The appeal of Nathan Drake is that he is a decisive character. He might be flawed, imperfect and not always able to make the best decisions yet he will always make a decision. He doesn't hesitate, he acts, often with little understanding of the full consequences of his actions but still with an appreciation of the danger he will face. He is heroic precisely because he makes decisions and chooses to act even when he knows the risk. Though described as such, he is appealing precisely because he is not an "everyman"' a real "everyman" would have fallen to his death within the first few minutes of Uncharted 2: Among Thieves. We want our heroes to be relatable and fallible, but still heroic, still decisive, still decidedly not mundane.
That's why the most uncomfortable parts of Among Thieves are precisely those when the way forward becomes unclear. For Drake there is always a way forward even if it's not necessary the best choice in the long term. The appeal is in being able to have that certainty of purpose, that knowledge that there is always a way forward even if it might be the more dangerous path. These games are not about the choices the hero makes, but about the drama and emotion of operating in that decisive manner.
It might seem antithetical to the concept of interactivity but the inclusion of more agency into a game like Among Thieves would be detrimental to the appeal of playing as Nathan Drake. Choices lead to hesitancy, and deliberation, traits that Drake might possess but ones that rarely come to the fore when decisions need to be made. Stubborn, yet able to be swayed by the opinions of those he cares about, once he's set himself on a course of action he will follow it until the end, even if it might mean his death. The appeal of playing such a character is fundamentally tied to this focus on the task at hand, this need to not make decisions, to not take orders, but to act.
Even the most limited moment of interactivity creates an immediately closer sense of association between audience and action than existed prior to that point. Even in a heavily scripted game such as Among Thieves players, when recounting their experiences, will not say "Drake..." rather they will describe the events as if they occurred directly to them.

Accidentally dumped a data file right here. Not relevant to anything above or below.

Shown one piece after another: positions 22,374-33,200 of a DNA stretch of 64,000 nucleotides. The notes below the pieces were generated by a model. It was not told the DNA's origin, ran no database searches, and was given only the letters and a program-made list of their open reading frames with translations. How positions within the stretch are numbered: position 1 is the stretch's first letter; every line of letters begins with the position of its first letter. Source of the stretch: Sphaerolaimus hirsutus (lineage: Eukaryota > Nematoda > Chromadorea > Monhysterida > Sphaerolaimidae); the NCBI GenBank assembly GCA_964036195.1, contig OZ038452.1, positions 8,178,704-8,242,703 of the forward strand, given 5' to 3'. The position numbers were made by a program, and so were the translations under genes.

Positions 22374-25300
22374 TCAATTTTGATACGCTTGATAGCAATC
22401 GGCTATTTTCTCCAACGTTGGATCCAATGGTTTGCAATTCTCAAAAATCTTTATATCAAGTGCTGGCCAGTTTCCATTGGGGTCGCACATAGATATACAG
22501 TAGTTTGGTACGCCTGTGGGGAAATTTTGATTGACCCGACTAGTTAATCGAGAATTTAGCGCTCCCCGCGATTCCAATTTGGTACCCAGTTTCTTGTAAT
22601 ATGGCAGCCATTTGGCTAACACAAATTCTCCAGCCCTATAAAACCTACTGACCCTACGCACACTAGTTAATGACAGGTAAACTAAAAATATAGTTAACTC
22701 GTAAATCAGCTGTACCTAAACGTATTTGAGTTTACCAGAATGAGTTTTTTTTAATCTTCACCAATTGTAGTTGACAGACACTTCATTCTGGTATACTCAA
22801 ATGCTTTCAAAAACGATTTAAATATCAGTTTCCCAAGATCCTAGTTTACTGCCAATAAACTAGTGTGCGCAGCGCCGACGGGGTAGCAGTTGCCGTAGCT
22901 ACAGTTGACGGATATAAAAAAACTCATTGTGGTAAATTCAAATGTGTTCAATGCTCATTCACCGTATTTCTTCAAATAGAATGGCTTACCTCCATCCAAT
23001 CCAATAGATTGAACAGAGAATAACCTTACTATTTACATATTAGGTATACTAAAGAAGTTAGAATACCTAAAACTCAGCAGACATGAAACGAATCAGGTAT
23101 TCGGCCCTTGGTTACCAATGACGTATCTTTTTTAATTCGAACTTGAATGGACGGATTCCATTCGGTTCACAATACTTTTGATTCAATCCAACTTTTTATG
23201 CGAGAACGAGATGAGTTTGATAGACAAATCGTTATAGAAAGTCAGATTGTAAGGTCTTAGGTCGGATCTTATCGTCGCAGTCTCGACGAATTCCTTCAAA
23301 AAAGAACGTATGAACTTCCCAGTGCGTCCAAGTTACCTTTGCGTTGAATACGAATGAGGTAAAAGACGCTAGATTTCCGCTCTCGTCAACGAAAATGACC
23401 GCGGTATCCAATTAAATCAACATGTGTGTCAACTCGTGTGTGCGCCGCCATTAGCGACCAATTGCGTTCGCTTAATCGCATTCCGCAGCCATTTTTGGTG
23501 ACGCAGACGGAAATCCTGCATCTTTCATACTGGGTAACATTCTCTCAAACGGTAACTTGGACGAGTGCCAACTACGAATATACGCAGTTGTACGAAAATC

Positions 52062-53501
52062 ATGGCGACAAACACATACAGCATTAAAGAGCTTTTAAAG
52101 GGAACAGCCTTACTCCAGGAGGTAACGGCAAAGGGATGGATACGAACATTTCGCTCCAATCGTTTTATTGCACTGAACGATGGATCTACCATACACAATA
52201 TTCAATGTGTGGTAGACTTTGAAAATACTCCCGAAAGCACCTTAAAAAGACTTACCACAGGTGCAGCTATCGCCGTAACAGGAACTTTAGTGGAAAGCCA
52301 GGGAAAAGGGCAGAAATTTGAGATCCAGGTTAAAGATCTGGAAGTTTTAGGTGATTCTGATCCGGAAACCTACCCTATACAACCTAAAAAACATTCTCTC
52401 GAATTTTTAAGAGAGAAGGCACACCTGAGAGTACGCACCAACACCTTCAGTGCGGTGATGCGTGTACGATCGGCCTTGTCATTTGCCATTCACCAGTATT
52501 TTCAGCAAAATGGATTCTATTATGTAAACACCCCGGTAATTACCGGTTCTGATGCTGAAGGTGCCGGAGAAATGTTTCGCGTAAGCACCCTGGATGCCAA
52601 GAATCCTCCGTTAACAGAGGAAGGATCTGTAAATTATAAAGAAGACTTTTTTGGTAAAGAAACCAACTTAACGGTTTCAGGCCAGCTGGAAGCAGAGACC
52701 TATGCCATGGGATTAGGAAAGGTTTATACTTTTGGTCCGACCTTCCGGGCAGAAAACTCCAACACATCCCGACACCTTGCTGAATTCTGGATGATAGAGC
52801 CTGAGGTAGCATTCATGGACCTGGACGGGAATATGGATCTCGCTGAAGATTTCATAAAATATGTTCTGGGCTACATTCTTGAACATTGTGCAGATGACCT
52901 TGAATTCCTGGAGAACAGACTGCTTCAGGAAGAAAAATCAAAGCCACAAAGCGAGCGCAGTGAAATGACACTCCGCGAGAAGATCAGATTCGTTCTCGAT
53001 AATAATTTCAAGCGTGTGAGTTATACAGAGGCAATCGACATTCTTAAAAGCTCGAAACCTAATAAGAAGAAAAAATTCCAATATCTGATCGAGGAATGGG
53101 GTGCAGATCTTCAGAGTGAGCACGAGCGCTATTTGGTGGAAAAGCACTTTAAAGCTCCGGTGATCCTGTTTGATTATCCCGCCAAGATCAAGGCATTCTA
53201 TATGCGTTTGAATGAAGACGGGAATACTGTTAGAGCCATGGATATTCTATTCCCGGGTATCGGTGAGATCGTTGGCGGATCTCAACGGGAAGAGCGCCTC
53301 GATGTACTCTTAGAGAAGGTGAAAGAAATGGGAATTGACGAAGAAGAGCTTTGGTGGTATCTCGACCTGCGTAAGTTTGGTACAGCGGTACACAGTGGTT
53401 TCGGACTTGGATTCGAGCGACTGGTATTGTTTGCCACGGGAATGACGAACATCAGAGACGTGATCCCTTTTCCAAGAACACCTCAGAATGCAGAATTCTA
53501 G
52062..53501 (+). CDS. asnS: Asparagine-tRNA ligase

When, after fighting your way through a heavily defended train to try and rescue her, Chloe tells you it was a mistake to come back, the sense that you have just wasted your time is one shared by both player and protagonist, though the intensity of the sensation may be different. Would the reaction have been more powerful if players had been given a choice of whether to try and rescue her or not? Potentially, however in such a situation Nathan Drake, simply wouldn't have made any other decision. No heroic character would, it's the difficult path, the dangerous path, and the only path such a character would ever choose. That's what makes them the type of person they are, the type of person we want to feel like when we start playing. We choose to abdicate ourselves of the pressure of making those big decisions in the knowledge that Drake will make them for us; he is not like us, he is the hero we wish we could be more like.
What good the choice when there's only one path that anybody would reasonably be expected to take? Is a false choice any more meaningful than no choice at all?
If a game features a well defined protagonist then the notion of including the option to behave in a way that goes against the nature of that protagonist is foolish, the very appeal of such a character is that they are already defined, often as a heroic character. Why introduce the seconding guessing and evaluating that comes from the inclusion of choice?
Among Thieves is not a game about the selection of the right tactics, or the development of complex strategies, it's not a game about making choices. It is a game about the tension, fear and drama inherent in being heroic. It is a game about action, the quintessential action game.